“The Paprika Project” is American Colm FitzGeralds’ blog about his experiences as an expat living in Hungary. We had the pleasure of meeting him recently and think you will enjoy his unique perspectives on Hungarian culture, including wine of course! The blog is also very helpful if you are planning to travel throughout Hungary. Allow Colm to introduce himself and learn more about “The Paprika Project”: I vividly remember my first trip to Hungary. It was 2005; I was living in Ireland at the time and my Hungarian girlfriend had invited me to meet her family. Knowing next to nothing about this central European country, I was instantly captivated. Culturally, linguistically and historically—everything was waiting to be discovered. I remember lying in her parents’ garden— cool grass beneath me, warm sun on my face and chest. After 6 months in Ireland, sunny weather was a blessing in itself. It was springtime and flowers of every color adorned the green, hilly landscape. During those ten days in Hungary I discovered a whole new world: the unique Magyar people and language; a tumultuous history of invasions, occupations and uprisings; a food culture bordering on obsession; and an intimacy with the land and … Continue reading Get to know “The Paprika Project”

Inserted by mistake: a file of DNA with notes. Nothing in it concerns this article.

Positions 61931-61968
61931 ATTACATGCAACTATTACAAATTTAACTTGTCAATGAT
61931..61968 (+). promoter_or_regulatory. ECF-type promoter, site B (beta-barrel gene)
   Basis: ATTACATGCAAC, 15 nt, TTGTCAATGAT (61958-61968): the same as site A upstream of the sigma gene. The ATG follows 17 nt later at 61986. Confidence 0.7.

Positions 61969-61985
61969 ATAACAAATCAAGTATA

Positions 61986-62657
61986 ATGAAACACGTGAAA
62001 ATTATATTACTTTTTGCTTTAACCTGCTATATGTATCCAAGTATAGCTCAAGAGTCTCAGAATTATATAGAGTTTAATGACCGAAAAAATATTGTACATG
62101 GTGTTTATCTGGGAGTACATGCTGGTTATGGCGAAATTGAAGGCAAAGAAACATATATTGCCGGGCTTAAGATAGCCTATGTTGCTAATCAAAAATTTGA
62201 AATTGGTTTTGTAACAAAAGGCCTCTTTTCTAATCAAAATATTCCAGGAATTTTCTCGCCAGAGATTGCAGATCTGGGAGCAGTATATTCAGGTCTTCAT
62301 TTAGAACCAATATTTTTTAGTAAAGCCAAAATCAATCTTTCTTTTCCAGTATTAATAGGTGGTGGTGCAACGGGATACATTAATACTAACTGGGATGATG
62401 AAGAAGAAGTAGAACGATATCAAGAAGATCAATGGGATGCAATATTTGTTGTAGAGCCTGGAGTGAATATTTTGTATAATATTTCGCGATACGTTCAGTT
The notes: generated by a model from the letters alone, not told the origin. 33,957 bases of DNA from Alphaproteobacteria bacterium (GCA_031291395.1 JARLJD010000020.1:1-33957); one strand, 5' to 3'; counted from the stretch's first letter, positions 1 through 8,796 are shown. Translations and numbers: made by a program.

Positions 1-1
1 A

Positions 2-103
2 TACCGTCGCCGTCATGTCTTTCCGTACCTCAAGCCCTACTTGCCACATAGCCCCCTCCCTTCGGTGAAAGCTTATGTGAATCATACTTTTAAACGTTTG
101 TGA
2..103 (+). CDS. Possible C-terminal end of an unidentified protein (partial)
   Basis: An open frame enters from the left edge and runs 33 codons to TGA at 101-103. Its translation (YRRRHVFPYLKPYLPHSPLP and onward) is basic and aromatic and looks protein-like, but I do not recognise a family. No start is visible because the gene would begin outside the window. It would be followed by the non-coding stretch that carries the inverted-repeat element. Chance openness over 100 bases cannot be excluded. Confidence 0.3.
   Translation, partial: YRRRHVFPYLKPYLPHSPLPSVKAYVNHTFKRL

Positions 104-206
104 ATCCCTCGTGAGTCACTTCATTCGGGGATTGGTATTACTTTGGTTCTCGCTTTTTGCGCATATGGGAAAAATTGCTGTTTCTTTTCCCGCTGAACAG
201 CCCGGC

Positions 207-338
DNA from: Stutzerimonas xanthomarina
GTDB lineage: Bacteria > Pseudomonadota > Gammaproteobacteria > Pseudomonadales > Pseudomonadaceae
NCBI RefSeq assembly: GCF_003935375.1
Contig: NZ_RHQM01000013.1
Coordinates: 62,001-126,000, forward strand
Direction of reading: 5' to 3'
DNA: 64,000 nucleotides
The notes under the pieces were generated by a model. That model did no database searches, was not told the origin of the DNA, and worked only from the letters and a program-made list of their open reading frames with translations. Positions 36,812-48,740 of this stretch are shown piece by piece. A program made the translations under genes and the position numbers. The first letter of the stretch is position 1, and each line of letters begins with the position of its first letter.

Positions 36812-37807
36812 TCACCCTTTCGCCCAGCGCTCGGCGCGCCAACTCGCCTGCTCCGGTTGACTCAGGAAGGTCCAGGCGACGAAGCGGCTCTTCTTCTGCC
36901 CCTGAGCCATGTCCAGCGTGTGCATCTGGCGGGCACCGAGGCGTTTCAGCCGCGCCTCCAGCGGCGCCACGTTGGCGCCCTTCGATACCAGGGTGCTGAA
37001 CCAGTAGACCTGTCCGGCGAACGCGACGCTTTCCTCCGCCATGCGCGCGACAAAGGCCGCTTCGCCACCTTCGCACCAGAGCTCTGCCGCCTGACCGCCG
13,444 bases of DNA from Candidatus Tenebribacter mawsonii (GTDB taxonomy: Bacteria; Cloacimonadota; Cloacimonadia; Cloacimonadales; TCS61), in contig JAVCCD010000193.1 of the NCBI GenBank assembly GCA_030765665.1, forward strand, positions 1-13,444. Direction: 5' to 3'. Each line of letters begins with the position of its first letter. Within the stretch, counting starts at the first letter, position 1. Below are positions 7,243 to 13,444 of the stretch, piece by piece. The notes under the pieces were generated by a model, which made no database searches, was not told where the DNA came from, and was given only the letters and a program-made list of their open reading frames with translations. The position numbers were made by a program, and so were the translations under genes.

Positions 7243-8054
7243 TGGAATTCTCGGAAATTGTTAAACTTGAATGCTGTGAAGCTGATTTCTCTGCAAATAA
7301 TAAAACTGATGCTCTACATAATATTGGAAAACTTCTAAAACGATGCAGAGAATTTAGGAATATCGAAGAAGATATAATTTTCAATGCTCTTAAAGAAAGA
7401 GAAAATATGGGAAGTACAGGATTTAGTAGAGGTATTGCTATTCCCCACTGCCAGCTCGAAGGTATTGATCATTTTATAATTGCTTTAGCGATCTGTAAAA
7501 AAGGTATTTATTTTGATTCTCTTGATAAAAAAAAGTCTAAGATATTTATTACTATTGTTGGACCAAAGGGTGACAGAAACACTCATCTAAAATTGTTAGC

We are excited to introduce three new Slovenian “Pét-Nat’s” from Štoka. But what is “Pét-Nat” you may ask? In essence, it is an old method for producing gently sparkling wines that has become popular again. This article written by Zachary Sussman for Punch really describes the process and how it originated. As a form of fermentation, the technique pre-dates the so-called Champagne method by a couple centuries, at least in those areas of France—like Gaillac, Limoux and Bugey—where it has historically been practiced. Unlike the Champagne method, which enacts a secondary fermentation by adding sugar and yeast, the ancestral method allows the initial fermentation to finish in bottle without any additives, imparting a gentle carbonation by trapping carbon dioxide. Read the rest of the article here. Try the new Pét-Nat’s, or Peneče in Slovenian: Štoka Bela (Vitovska) Peneče 2014 Štoka Rosé Peneče 2014 Štoka Teranova Peneče 2014